August Mack Newsletter | September, 2017

Leaking Underground Storage Tank Cleanup & Closure
by Ben Boudreau

Decades ago the United States Environmental protection Agency (US EPA) determined that releases from underground storage tanks (USTs) storing petroleum products (primarily gasoline and diesel) were the main cause of groundwater contamination in the United States. Although many measures have been taken to reduce the likelihood of releases from USTs, UST releases remain a primary cause of groundwater contamination. Even properly constructed, maintained and operated UST systems leak causing soil and groundwater contamination. Specific regulations are in place that govern how UST releases need to be investigated and addressed to prevent exposure to contaminants.  

Many responsible parties struggle determining the best approach to cleaning up contamination from a leaking underground storage tank (LUST). There are many options available when addressing LUST contamination to obtain “closure” and there are many “right” ways to address the situation. The “best” way depends on several important factors including the following:

  • Type of substance released
  • Amount released
  • Geologic setting
  • Current and planned property use
  • Surrounding property use
  • Cost and timing


 

The approach to LUST closure has changed and evolved over the years. LUST cleanup and closure can involve removal actions, in-place cleanup, monitored natural attenuation, enhanced bio-remediation, and/or risk assessment.

Contaminated soil removal is often an important step of the closure process. The most highly contaminated soil will be present near the release area which is referred to as the “source area”. Removal of the highly contaminated soil during tank system removal activities is a very cost effective and timely way to address the source area. Removal of the highly contaminated soil is helpful even in situations where all of the contaminated soil cannot be removed.

Beyond source area removal, many viable options are available to remediate petroleum contaminated soil and groundwater. Petroleum products such as gasoline and diesel will naturally degrade over time if the right environmental conditions and microbes are present. Bioremediation involves relying on naturally occurring organisms to breakdown or remove petroleum constituents from the contaminated area. The natural degradation of petroleum contaminants may occur on its own over time or can be enhanced by the addition of fertilizers, oxygen and other substances depending on the naturally occurring microbes in the area and the site conditions. Bioremediation methods can be used to treat contaminated soil and groundwater in place or by removing the contaminated materials and treating them in a landfarm or treatment cell.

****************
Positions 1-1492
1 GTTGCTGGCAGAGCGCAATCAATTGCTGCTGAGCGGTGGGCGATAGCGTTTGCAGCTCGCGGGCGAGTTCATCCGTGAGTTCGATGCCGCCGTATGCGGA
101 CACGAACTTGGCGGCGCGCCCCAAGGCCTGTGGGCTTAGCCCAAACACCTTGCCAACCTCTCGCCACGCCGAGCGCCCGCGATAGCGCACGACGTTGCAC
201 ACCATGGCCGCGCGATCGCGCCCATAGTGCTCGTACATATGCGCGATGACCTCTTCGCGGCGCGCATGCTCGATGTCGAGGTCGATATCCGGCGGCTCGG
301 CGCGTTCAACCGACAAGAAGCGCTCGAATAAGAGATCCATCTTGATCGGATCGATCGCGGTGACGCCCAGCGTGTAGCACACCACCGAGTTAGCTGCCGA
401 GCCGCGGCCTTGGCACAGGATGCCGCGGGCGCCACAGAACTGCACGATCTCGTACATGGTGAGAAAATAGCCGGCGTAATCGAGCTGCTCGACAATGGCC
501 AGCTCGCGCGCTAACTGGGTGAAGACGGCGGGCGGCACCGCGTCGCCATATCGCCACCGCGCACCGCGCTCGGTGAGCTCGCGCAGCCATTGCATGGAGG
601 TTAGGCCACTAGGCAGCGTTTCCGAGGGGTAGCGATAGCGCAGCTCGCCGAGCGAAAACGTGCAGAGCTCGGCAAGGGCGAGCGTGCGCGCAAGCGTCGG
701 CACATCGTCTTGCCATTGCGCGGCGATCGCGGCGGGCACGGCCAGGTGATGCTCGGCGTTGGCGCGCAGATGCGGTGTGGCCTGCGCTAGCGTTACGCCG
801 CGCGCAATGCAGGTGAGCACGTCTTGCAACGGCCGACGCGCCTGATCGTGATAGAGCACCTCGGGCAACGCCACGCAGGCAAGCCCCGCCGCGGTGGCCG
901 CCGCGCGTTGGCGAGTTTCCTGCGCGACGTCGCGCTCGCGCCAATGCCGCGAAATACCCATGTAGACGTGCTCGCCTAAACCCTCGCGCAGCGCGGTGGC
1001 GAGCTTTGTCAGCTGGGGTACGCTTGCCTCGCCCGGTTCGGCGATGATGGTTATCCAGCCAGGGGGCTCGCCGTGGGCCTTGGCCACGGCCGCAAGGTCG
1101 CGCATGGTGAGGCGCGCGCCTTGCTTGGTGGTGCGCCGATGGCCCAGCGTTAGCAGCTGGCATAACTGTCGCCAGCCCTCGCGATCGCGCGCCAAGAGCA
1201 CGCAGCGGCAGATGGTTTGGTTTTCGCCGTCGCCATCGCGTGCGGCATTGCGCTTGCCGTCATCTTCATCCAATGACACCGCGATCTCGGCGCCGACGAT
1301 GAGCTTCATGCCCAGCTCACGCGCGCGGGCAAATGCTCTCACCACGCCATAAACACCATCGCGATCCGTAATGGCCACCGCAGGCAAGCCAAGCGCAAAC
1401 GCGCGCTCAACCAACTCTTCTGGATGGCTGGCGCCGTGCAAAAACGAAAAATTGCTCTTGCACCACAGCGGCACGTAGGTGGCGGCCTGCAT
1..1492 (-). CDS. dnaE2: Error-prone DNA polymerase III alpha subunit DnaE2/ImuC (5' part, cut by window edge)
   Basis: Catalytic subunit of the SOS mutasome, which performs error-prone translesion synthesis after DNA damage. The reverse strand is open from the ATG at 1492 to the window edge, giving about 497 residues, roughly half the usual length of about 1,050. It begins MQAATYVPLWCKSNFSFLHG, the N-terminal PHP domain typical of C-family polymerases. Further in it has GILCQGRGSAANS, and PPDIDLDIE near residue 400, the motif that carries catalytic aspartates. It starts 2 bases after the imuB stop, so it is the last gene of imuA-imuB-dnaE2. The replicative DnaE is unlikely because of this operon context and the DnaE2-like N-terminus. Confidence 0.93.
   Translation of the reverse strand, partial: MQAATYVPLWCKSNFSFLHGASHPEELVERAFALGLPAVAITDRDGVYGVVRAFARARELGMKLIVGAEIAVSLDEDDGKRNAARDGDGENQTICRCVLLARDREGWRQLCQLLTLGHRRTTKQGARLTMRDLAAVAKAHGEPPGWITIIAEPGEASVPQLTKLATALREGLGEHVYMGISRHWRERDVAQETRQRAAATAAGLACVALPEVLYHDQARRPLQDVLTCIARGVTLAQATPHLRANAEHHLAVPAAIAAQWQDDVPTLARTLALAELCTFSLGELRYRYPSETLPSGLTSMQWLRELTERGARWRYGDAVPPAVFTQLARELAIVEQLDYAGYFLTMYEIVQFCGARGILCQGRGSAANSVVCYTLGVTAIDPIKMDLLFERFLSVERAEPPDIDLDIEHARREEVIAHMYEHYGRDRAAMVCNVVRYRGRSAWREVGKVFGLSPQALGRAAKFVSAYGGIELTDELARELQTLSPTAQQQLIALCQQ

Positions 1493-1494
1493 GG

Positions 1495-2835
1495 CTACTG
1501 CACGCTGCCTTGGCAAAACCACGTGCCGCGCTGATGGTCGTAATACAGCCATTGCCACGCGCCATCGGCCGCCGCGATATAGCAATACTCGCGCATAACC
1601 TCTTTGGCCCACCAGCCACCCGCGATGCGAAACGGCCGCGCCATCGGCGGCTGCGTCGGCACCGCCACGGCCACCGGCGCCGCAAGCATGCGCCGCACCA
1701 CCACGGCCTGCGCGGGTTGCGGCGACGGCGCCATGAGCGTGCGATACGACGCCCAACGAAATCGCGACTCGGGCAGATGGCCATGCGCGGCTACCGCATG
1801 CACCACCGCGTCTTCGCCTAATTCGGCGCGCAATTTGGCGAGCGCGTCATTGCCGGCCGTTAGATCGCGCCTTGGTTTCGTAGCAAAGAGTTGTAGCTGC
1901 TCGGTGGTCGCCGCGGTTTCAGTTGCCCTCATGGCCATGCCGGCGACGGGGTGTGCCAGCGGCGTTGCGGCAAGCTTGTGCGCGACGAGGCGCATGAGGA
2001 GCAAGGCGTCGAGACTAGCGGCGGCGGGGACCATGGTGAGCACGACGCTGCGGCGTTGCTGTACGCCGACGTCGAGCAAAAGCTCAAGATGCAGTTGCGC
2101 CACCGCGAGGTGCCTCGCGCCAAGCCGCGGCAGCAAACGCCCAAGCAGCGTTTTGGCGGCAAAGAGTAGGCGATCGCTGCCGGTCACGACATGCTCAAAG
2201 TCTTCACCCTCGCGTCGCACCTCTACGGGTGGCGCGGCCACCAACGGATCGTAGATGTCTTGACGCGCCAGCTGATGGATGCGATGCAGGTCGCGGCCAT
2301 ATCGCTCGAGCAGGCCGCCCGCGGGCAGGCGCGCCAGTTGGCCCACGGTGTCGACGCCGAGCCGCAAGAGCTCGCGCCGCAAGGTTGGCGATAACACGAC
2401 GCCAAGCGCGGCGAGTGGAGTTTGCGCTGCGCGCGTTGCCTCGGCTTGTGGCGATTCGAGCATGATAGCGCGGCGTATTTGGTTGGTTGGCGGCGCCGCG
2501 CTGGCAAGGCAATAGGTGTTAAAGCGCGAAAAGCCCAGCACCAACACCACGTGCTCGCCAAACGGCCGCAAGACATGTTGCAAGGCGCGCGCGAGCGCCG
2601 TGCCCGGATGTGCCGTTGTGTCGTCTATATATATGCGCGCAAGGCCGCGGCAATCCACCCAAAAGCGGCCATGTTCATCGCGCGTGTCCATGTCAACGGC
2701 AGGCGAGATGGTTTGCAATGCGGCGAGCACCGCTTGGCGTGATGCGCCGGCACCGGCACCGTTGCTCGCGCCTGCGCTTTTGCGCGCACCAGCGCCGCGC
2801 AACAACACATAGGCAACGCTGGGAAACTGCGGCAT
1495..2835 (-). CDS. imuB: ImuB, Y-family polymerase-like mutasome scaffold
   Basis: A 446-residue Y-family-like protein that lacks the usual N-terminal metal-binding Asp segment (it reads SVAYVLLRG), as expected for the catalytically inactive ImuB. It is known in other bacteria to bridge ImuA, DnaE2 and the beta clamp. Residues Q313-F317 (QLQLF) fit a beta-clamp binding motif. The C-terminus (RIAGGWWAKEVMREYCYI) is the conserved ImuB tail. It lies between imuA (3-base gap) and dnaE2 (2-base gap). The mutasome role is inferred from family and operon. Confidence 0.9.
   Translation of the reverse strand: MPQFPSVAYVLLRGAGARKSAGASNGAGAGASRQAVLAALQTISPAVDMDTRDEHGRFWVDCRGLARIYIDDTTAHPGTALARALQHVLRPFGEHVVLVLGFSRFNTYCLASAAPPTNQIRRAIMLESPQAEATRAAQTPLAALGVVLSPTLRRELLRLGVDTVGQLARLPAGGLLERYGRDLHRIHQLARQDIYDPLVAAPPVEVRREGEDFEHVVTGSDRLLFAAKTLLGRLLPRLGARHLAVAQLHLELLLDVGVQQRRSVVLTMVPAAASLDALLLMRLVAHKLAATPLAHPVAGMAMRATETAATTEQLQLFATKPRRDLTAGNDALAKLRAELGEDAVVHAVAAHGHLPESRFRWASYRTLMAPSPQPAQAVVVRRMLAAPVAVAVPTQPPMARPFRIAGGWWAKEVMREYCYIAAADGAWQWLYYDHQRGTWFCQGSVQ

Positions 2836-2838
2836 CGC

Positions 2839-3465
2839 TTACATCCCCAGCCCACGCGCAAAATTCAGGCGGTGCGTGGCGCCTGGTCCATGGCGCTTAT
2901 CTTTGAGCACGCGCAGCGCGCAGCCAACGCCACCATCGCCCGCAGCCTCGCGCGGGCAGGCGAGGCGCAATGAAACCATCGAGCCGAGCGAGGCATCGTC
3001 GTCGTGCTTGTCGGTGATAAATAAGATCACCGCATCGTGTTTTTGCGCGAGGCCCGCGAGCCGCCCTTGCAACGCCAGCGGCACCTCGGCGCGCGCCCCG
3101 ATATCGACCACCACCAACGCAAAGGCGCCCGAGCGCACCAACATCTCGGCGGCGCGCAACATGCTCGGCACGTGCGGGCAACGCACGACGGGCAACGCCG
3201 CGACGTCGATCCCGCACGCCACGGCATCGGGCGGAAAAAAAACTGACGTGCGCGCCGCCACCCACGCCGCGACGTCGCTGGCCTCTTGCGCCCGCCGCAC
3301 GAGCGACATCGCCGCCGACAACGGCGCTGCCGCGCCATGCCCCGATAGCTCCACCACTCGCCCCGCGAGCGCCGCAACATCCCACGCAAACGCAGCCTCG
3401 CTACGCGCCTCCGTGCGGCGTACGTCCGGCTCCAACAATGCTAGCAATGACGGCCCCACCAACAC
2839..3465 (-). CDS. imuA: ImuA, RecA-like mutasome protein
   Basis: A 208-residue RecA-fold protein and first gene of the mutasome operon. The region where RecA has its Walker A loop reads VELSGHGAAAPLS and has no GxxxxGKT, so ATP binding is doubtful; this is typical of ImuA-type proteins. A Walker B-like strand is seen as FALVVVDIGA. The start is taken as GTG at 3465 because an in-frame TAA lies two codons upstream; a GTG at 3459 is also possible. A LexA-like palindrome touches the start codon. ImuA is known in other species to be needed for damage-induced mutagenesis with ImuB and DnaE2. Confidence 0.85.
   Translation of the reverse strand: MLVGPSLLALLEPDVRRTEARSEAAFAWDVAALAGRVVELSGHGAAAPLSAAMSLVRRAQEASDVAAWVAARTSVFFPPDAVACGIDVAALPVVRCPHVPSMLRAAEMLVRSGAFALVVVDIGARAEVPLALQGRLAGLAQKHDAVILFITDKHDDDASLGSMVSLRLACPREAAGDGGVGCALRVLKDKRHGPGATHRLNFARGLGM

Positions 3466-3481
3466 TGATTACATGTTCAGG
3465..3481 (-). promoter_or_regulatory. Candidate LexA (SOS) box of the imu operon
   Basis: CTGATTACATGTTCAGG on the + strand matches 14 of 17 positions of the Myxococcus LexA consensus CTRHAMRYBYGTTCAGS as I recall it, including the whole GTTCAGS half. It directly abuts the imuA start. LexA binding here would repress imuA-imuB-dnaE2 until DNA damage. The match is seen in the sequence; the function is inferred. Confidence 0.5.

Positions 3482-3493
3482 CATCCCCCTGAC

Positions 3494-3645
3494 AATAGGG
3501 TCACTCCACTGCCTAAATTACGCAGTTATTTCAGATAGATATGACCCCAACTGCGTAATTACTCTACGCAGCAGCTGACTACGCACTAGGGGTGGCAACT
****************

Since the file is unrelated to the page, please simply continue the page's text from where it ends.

There are legal considerations in the LUST closure process. The changing regulatory environment, particularly the increased emphasis by regulators on risk-based closure options when addressing LUST corrective action, has increased the need for UST owners, operators and property owners to fully understand and plan accordingly to minimize their long-term liability.

Indiana’s Environmental Legal Action statute does not preclude a person from pursuing an action for a release that was granted an NFA by the regulatory agency.  Subsequent environmental site assessments, particularly when analyzed under current regulatory closure criteria, may bring to light contaminants and environmental concerns (e.g. vapor intrusion) that were not even considered during the regulatory closure of an older LUST incident. 

As a UST owner, operator or property owner you need to understand the long-term implications of opting to leave contamination in-place with an institutional control (“IC”) such as an environmental restrictive covenant.  Source reduction and risk-management will ultimately minimize future liability.  However, all closure strategies, particularly risk-based closures, should be developed with coordination between your environmental consultant and an experienced environmental attorney that fully understands the pitfalls of a poorly implemented or drafted IC, and can assist you in minimizing your potential long-term liability resulting from a LUST release. To learn more, click here to register for our free webinar. 


Ben Boudreau is a Staff Geologist for August Mack’s Closure Group located in the Indianapolis, Indiana office. Ben’s experience in Site closure includes all aspects of field implementation, conceptual site model (CSM) development, exposure pathway evaluation, remediation work plans (RWPs), corrective action plans (CAPs), underground storage tanks (USTs), and vapor intrusion. Ben earned his Bachelor of Science Degree in Geology from Ohio University. Ben can be reached at 317.721.0694 or via email at bboudreau@augustmack.com


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